Instead, focus on how you can improve. Go back to your Physics test and work your way through each of the questions you got wrong. Pay attention to where you went off-track, and figure why exactly you did this. Was it because you misunderstood the question? Because you got the maths wrong? Because you forgot an essential step? Once you’ve worked this out, take as much time as you need to make sure you know how to do it right. Ask a teacher or a friend if you need to. Do other, similar, questions to make sure you could recognise it in a different situation. Once you’ve done this, you should feel confident that you’ll never lose those marks again. Even if you start a new topic and feel like you’re falling behind again, take the time to go through this process and consider it part of your personal learning curve.
Question: I am a second year IB student and I do English Literature A at Higher Level. This is the one subject out of my 6 that I find very difficult to revise for. Do you have any recommendations for how to revise for the novel paper but also the unseen paper?
First of all, I absolutely understand what you mean when you say it’s a tricky subject to revise for! The different papers require similar skills but it will be most effective to revise for each one separately. When it comes to comparing works that you’ve studied, there are three steps of revision that you’ll need to do.
- The first is simply getting to know your texts as well as possible. Think about the issues that the authors are addressing, and choose what examples from the texts you will use to back these up. For any comment that you make in the paper, you’ll need to provide evidence from the texts, which could be a quote, a plot event, or a scene. Some of these might speak for themselves, while for others you should think about how you can analyse the language and choices within your essay, to demonstrate your in-depth analysis skills.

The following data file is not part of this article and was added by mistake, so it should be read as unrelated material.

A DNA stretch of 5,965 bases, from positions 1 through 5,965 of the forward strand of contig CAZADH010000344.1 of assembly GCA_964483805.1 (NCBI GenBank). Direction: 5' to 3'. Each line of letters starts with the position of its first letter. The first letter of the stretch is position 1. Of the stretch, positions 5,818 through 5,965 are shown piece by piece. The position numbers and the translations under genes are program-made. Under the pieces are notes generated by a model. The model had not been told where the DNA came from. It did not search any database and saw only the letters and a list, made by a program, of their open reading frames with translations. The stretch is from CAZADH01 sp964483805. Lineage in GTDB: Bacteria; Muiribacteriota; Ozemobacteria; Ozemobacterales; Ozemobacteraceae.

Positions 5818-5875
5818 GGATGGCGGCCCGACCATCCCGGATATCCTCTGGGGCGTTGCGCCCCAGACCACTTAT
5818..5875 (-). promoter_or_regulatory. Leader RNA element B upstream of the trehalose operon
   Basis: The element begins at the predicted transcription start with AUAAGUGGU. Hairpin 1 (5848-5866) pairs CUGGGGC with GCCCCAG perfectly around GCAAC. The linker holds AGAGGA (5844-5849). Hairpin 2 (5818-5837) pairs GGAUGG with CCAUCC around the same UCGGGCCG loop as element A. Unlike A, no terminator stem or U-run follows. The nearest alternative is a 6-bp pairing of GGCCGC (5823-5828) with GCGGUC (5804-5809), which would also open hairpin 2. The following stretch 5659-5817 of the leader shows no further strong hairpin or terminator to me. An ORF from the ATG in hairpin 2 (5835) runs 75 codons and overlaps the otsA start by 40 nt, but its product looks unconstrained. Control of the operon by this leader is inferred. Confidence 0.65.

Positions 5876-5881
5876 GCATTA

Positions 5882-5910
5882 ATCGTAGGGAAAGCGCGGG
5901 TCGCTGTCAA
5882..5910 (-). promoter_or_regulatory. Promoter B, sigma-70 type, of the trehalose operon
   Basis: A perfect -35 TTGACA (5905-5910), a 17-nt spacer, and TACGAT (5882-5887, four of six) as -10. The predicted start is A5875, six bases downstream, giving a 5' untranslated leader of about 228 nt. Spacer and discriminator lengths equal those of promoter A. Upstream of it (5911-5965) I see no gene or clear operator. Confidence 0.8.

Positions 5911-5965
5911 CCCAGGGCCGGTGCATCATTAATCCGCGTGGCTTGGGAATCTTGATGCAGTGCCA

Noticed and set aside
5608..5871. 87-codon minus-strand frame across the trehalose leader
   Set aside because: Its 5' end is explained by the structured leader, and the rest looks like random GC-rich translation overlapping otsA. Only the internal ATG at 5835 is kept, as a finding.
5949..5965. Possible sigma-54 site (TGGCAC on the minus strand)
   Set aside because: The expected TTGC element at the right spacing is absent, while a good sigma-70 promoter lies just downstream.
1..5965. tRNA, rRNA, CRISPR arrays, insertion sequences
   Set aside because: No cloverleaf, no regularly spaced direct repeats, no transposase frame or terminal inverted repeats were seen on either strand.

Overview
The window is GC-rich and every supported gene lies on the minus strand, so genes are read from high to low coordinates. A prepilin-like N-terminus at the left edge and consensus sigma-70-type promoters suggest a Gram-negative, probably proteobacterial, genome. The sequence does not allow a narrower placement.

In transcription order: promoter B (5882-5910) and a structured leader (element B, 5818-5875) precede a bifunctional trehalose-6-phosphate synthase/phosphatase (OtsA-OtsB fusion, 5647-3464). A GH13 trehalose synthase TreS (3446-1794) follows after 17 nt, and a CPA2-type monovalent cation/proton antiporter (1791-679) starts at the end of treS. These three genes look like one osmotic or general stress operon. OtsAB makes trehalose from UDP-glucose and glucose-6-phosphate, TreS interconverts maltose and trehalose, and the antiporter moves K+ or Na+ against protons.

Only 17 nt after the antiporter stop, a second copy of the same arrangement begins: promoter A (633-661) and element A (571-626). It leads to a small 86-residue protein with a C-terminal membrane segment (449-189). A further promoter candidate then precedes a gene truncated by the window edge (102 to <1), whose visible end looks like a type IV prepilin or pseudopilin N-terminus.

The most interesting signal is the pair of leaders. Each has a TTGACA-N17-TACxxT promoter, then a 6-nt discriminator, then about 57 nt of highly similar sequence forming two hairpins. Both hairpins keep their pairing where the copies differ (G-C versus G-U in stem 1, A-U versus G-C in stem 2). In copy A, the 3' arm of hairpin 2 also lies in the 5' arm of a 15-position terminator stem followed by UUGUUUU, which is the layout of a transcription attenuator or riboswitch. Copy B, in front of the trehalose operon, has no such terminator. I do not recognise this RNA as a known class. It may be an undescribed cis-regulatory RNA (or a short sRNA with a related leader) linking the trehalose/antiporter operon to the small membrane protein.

- Once you’ve gathered all of this evidence the next step is to memorise them; write them on post-it notes which you stick on your walls, or write out the quotes again and again until you know them exactly.
- The third stage is knowing how to use the evidence in an essay. The best way to revise this is to write practice essays, or at the very least essay plans, so you can practice arranging your ideas into an essay structure. The key with this paper in the IB is to construct a clear, cohesive argument as you go along. Don’t just say what the author says, but analyse what the effect of it is, why the author does it, and how it relates to the essay question.
For the unseen paper the only way to revise is by practising analysis. Go into random novels or collections of poetry (if you don’t have them on paper print one online from a website like this one) and treat it as you would in an exam. Identify each category you want to talk about (rhyme, stanza structure, imagery, literary effects) and annotate the text accordingly. However, what you’ll need to show is not just what is happening in the unseen text, but also what the author is saying and why. Practice coming up with interpretations of the text. It’s not enough to say the poem describes a storm, for example; you must say what the storm represents and what the poet is saying about the metaphorical storm. As always the best way to practice this side of the paper is to practice writing essay answers or essay plans which present your analysis in a clear, structured way.